Ben Hutchinson

Learn More
This paper reports on some aspects of a project aimed at automating the analysis of texts for the purpose of author profiling and identification. The complete analysis provides probabilities for the author’s basic demographic traits (gender, age, geographic origin, level of education and native language) as well as for five psychometric traits. We describe(More)
We have designed, implemented and evaluated an end-to-end system spellchecking and autocorrection system that does not require any manually annotated training data. The World Wide Web is used as a large noisy corpus from which we infer knowledge about misspellings and word usage. This is used to build an error model and an n-gram language model. A small(More)
This paper applies machine learning techniques to acquiring aspects of the meaning of discourse markers. Three subtasks of acquiring the meaning of a discourse marker are considered: learning its polarity, veridicality, and type (i.e. causal, temporal or additive). Accuracy of over 90% is achieved for all three tasks, well above the baselines.
This paper reports on the application of the Text Attribution Tool (TAT) to profiling the authors of Arabic emails. The TAT system has been developed for the purpose of language-independent author profiling and has now been trained on two email corpora, English and Arabic. We describe the overall TAT system and the Machine Learning experiments resulting in(More)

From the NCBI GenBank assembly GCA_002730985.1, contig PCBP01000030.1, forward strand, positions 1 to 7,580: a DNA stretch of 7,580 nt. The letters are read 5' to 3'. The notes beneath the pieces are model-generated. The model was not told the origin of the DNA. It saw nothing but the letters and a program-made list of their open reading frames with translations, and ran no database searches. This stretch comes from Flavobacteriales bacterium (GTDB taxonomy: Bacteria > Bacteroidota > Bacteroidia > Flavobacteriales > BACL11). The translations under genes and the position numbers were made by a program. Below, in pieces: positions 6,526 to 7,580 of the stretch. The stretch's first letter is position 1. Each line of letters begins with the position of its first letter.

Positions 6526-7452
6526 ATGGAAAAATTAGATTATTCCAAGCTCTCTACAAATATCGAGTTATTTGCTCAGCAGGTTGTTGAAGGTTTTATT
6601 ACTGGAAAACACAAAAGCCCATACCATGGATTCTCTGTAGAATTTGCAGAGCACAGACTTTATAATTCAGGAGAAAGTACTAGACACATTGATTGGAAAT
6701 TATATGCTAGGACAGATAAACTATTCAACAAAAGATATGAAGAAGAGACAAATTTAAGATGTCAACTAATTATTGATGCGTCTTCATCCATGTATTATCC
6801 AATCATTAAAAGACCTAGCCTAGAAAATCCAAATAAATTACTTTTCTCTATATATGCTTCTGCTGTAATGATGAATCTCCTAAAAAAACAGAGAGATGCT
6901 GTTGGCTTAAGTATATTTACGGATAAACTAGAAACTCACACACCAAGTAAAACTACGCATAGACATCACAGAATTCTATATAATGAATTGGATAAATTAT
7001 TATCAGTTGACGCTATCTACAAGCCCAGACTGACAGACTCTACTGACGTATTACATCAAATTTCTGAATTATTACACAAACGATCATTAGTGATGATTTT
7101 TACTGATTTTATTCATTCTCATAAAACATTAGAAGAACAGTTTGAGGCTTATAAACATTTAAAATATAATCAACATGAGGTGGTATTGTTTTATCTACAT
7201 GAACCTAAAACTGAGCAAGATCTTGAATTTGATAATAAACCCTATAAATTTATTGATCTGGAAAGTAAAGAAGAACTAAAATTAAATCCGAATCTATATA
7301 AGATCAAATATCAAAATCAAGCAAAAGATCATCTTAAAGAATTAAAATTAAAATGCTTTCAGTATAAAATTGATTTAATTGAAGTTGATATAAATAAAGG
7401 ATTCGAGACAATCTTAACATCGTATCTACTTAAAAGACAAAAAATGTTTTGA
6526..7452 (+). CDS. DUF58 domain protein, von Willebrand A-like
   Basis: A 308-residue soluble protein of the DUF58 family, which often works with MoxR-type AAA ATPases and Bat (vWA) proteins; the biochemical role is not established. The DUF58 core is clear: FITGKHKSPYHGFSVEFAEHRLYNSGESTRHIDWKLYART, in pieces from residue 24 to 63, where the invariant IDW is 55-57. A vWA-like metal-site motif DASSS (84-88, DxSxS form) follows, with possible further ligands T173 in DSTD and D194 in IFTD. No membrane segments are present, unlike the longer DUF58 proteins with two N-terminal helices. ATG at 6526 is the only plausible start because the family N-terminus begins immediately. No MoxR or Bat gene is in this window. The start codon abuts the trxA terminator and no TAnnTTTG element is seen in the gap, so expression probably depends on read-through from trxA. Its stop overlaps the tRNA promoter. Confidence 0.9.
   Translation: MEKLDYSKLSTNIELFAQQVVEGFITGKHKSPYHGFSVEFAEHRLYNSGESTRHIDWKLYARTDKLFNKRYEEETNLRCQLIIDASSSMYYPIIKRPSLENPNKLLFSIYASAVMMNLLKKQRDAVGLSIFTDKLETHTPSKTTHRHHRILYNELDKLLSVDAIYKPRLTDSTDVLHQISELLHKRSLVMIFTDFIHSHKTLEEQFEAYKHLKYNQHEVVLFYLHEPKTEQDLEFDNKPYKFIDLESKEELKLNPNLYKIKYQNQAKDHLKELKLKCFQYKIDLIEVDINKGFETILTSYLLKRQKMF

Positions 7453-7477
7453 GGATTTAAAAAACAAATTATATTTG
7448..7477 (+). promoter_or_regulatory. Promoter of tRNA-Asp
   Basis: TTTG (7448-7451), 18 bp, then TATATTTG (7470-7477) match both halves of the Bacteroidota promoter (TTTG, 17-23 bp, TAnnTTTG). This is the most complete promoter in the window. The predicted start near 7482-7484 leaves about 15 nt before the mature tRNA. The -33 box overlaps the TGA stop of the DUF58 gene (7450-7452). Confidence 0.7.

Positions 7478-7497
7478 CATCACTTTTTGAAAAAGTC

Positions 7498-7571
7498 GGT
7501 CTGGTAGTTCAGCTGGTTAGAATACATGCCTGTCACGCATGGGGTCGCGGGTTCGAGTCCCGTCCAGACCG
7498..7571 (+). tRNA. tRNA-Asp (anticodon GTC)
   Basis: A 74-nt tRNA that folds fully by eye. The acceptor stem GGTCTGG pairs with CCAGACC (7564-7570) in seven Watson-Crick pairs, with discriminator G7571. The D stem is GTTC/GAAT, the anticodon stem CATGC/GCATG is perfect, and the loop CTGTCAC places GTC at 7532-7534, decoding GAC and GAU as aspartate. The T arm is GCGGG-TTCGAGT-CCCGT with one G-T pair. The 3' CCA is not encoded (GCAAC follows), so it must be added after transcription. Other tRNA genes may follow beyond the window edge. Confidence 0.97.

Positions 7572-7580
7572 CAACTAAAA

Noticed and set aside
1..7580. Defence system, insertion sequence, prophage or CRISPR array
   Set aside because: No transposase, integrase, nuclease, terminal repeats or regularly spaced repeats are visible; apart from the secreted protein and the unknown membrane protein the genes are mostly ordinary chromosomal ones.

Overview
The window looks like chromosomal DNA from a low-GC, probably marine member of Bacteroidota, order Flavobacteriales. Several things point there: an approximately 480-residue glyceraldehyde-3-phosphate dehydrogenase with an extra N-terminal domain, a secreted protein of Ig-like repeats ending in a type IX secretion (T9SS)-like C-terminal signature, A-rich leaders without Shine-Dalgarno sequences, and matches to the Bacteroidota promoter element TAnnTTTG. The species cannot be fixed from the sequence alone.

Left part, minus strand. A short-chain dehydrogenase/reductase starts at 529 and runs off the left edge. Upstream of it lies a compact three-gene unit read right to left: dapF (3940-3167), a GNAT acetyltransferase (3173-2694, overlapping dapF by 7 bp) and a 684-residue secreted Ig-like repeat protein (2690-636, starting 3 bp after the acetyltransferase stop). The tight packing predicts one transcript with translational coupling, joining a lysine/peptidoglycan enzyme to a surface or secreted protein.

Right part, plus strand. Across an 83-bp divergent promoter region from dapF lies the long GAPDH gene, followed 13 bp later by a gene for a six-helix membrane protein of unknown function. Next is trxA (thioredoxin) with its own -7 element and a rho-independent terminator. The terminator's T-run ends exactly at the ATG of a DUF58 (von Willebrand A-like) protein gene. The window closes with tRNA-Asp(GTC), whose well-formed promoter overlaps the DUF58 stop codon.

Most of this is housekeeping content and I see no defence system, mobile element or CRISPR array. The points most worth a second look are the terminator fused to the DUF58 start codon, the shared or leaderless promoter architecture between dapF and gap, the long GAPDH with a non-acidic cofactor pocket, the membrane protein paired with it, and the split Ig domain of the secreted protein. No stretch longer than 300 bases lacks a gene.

This paper proposes a methodology for obtaining sentences containing discourse markers from the World Wide Web. The proposed methodology is particularly suitable for collecting large numbers of discourse marker tokens. It relies on the automatic identification of discourse markers, and we show that this can be done with an accuracy within 9% of that of(More)
Processing discourse connectives is important for tasks such as discourse parsing and generation. For these tasks, it is useful to know which connectives can signal the same coherence relations. This paper presents experiments into modelling the substitutability of discourse connectives. It shows that substitutability effects distributional similarity. A(More)